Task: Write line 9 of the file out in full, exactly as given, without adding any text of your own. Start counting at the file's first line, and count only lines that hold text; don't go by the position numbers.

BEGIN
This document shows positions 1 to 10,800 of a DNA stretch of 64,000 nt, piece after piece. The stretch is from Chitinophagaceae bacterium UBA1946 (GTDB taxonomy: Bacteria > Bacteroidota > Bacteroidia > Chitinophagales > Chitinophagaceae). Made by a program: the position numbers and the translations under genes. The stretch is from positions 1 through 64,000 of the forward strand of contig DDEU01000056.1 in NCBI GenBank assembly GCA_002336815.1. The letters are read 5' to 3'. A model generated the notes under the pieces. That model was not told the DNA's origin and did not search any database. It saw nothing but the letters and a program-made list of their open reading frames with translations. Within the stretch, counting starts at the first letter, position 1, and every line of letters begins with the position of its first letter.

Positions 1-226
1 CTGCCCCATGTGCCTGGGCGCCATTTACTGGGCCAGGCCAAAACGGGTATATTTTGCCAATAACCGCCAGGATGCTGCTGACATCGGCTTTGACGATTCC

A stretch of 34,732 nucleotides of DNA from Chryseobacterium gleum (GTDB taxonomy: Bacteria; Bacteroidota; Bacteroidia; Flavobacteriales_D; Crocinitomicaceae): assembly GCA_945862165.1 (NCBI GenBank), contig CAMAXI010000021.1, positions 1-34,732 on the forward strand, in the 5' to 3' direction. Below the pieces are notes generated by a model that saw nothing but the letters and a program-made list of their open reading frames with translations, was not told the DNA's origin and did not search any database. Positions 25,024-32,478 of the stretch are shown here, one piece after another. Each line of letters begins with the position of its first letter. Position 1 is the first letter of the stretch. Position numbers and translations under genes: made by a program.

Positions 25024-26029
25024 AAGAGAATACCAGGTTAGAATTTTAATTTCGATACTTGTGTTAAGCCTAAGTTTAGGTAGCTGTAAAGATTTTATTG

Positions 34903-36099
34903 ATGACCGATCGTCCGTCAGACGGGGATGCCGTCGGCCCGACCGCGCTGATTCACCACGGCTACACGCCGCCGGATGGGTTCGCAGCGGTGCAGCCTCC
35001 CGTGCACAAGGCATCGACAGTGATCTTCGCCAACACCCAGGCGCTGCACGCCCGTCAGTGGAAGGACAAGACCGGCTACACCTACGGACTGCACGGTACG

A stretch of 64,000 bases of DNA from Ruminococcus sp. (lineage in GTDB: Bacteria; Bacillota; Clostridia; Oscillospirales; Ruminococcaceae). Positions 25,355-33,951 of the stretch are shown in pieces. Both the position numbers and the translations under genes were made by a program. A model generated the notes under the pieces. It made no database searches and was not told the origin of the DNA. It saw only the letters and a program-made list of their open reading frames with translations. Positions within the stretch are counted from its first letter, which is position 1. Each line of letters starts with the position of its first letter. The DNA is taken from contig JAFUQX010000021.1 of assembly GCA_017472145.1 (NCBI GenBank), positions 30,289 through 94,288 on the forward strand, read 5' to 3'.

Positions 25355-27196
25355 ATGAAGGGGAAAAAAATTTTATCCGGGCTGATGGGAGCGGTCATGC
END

35001 CGTGCACAAGGCATCGACAGTGATCTTCGCCAACACCCAGGCGCTGCACGCCCGTCAGTGGAAGGACAAGACCGGCTACACCTACGGACTGCACGGTACG